Fruit Choices for those with Cancer
During treatment for cancer, and recovering afterwards, food choices are very important.
Cancer treatments cause side effects, and sometimes these can be affected by what we eat. However, in my layman’s opinion I don’t believe that cancer can be avoided by eating fruit.
At home we had a huge kitchen garden. Every fruit or vegetable we ate would have been home-grown, organic, fresh etc. I ate a huge amount, as I loved all – except for marrows and leeks! But this healthy eating didn’t stop me from getting cancer.
What fruit can do is help you live healthily, which has to be good. Also, I am sure it gave me good skin which helped me recover and look better than expected!
Sometimes eating habits can help with treating
- If you suffer from
- changes in appetite
- painful swallowing
- dry mouth
- mouth sores
Eating sensibly, and including fruit in your diet, helps supply your body with vitamins, minerals, and antioxidants. But you will have to find out by trial and error what helps you e.g. I learnt to avoid citrus fruits when I had mouth ulcers (ouch!) but a juicy nectarine was bliss with a dry mouth! So it’s important to tailor your fruit choices to your specific symptoms. And what your body tells you it needs.
- After major surgery I needed potassium; instead of horrible pills, the hospital chef supplied banana milkshakes, and I lived happily on these for a fortnight.
- Puréed fruits or fruit smoothies are a good option if you have difficulty swallowing, while fruits rich in fibre help deal with constipation.
- You may also want to avoid certain fruits based on your symptoms. For example, citrus fruits can irritate mouth sores.
are not only one of the most popular fruits but also one of the most nutritious. Each serving is rich in fibre, potassium, and vitamin C — all of which can benefit cancer recovery. They can promote regularity and keep things moving through your digestive tract.
Potassium affects your fluid balance and can help prevent fluid retention, a common side effect of some types of chemotherapy .
Lastly, vitamin C acts as an antioxidant to support immune function and fight cancer cell growth.
Bananas can be a great dietary addition for those recovering from cancer. They’re not only easy to tolerate for those with swallowing difficulties, but also a good source of many important nutrients, including vitamin B6, manganese, and vitamin C .
Additionally, bananas contain a type of fibre called pectin, which can be especially beneficial for those experiencing diarrhea caused by cancer treatments . And because bananas are rich in potassium, they can also help replenish electrolytes lost through diarrhea or vomiting.
Furthermore, test-tube studies have observed that pectin may help protect against the growth and development of colon cancer cells . That said, more research is needed to determine whether the pectin found in bananas could slow cancer cell growth in humans.
This popular fruit is high in vitamin C, manganese, and vitamin K. Blackberries also contain an array of antioxidants, including ellagic acid, gallic acid, and chlorogenic acid.
Blueberries are a nutritional powerhouse, containing fibre, vitamin C, and manganese. They’re rich in antioxidants and have been well studied for their cancer-fighting effects .
It has been suggested that Blueberries may also help alleviate chemo brain; one small study found that drinking blueberry juice daily for 12 weeks improved memory and learning in older adults.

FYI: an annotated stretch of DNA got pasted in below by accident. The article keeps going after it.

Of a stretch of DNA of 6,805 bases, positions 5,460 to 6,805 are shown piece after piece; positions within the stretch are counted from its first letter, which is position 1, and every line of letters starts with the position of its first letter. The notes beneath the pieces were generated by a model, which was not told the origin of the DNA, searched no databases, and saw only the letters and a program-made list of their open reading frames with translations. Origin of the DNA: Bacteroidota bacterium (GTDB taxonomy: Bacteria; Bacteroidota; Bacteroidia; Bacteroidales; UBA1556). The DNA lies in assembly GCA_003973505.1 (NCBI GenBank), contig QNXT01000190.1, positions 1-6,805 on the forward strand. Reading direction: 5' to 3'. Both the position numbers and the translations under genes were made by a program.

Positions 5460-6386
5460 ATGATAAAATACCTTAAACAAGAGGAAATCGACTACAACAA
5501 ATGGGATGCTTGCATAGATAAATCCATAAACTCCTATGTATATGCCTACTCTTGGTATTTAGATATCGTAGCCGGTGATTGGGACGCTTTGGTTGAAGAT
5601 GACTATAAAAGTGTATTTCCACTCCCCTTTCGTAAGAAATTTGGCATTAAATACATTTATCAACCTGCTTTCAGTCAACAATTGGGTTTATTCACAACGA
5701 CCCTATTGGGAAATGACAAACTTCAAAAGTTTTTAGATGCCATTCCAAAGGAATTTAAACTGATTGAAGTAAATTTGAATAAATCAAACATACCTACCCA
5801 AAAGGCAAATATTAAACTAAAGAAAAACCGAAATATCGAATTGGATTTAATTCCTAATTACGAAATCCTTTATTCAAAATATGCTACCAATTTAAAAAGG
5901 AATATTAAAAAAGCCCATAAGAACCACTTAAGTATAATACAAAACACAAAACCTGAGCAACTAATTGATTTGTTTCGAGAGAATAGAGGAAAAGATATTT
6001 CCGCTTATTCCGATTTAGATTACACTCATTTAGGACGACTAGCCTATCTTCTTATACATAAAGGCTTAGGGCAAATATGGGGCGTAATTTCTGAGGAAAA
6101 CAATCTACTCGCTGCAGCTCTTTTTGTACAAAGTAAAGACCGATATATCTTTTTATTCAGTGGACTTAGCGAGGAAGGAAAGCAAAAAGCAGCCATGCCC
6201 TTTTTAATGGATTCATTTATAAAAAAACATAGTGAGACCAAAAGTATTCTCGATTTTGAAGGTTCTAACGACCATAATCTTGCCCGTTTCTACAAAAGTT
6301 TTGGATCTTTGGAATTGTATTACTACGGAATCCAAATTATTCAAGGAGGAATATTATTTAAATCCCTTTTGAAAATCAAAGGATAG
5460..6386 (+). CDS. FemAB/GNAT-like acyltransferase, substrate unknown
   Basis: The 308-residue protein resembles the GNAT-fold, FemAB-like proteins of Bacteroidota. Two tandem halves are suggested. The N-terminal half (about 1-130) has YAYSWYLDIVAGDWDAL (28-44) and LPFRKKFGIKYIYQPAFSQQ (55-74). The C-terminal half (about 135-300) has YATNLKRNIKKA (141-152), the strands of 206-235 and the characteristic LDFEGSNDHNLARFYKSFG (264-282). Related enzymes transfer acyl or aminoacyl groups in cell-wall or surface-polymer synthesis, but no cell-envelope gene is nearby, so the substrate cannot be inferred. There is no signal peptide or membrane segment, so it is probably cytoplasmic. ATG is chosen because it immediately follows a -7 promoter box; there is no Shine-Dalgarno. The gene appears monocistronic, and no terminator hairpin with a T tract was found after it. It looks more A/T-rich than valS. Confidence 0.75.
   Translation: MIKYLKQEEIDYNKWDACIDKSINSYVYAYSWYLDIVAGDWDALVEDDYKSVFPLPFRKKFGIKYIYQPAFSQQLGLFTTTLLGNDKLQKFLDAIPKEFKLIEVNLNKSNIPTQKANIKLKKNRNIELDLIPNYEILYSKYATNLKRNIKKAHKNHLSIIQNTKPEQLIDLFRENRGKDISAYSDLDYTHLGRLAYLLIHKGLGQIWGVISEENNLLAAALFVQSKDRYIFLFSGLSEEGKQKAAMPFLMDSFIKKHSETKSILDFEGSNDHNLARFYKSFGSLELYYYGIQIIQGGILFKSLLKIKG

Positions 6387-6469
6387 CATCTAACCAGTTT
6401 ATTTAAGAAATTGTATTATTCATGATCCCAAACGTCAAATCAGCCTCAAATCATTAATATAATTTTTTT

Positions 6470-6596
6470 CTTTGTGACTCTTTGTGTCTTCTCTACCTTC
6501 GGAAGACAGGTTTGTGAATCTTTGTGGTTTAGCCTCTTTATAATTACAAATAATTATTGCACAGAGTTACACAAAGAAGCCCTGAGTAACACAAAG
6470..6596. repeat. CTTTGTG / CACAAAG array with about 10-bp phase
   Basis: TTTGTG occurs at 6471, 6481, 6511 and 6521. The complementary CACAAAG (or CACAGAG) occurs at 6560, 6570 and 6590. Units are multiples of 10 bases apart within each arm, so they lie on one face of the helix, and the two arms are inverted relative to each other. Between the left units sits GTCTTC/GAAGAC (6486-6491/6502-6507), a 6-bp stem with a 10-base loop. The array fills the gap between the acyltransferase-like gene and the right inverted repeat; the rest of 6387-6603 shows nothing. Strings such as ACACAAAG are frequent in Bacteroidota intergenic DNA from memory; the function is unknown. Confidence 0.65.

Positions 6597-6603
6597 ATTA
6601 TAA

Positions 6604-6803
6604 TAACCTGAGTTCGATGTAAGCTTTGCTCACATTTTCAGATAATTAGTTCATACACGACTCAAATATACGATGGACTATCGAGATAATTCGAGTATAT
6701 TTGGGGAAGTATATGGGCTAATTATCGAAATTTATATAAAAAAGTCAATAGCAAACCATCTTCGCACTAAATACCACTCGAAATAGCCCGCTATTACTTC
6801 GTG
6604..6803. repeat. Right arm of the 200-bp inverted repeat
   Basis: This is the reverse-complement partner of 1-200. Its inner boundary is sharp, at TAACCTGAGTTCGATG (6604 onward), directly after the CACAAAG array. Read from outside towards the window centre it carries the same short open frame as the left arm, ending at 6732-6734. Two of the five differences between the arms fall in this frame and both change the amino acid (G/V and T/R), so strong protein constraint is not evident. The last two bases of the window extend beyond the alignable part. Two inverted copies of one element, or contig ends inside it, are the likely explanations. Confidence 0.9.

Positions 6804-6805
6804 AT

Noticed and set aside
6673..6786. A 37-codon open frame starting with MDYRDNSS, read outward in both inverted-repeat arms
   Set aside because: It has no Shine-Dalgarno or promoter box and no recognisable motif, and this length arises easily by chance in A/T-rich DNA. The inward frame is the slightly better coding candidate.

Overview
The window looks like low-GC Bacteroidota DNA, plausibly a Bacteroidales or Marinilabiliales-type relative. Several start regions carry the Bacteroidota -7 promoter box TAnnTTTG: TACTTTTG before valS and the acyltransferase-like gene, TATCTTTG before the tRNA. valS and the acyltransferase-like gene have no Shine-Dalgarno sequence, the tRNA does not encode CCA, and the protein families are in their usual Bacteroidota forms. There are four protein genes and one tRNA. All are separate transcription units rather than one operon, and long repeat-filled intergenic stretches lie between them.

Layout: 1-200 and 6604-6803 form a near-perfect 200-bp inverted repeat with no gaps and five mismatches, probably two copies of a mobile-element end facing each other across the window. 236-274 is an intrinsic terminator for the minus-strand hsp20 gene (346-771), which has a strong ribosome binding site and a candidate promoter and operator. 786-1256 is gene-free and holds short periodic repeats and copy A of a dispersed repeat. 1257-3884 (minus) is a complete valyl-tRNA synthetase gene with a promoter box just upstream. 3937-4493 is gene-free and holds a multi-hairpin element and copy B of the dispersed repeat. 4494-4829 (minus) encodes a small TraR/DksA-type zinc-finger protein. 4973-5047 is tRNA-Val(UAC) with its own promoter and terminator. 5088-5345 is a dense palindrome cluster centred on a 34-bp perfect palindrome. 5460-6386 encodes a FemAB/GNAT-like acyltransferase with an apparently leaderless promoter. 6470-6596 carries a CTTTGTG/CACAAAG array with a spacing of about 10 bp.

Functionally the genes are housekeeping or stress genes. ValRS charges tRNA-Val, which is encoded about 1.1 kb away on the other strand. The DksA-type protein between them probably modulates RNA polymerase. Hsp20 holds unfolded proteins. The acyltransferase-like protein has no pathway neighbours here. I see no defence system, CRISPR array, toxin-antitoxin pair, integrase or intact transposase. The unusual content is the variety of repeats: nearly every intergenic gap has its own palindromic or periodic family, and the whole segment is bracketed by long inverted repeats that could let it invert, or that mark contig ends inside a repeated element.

These small fruits are a good source of antioxidants such as beta carotene, lutein, and zeaxanthin, all of which have health benefits.
In addition to providing a hearty dose of vitamin C, provitamin A, and potassium, it’s rich in beneficial compounds like lycopene, a carotenoid with potent anticancer properties. Some research suggests that it may reduce certain negative side effects of cancer treatments, such as chemotherapy and radiation.
However, grapefruit might interfere with certain medications, so it’s best to talk to your doctor before adding it to your diet.
They’re especially high in vitamin C, but also contain some potassium, iron, and vitamin B6.
Test-tube studies have found that lemon extract may help prevent the growth of several types of cancer cells.
Oranges are a common type of citrus fruit, with a sweet taste. Just one medium orange can meet and exceed your daily needs for vitamin C, all the while supplying other important nutrients like thiamine, folate, and potassium.
Vitamin C plays a key role in immunity and can help strengthen your immune system during and after cancer treatment. Vitamin C from oranges can also boost the absorption of iron from foods. This helps protect against aneamia, a common side effect of chemotherapy.
However, this hero fruit loses a lot of its benefits if you juice it – it’s best to eat whole.
Like other fruits, they’re high in vitamin C and fibre but also pack plenty of vitamin K, folate, and potassium. Some research has found that eating pomegranates may improve your memory, which could help those affected by impairments in focus or concentration caused by chemotherapy.
Pears have fibre, copper, vitamin C, and vitamin K in each serving. Copper, in particular, plays a central role in immune function and reduces your body’s susceptibility to infection, which can be beneficial during cancer treatment.
Anthocyanins, a type of plant pigment found in pears, have also been linked to decreased cancer growth and tumor formation in test-tube studies.
are rich in vitamin C, folate, manganese, and potassium, along with antioxidant compounds like pelargonidin.
Ripe strawberries are soft, making them suitable for those with mild swallowing difficulties.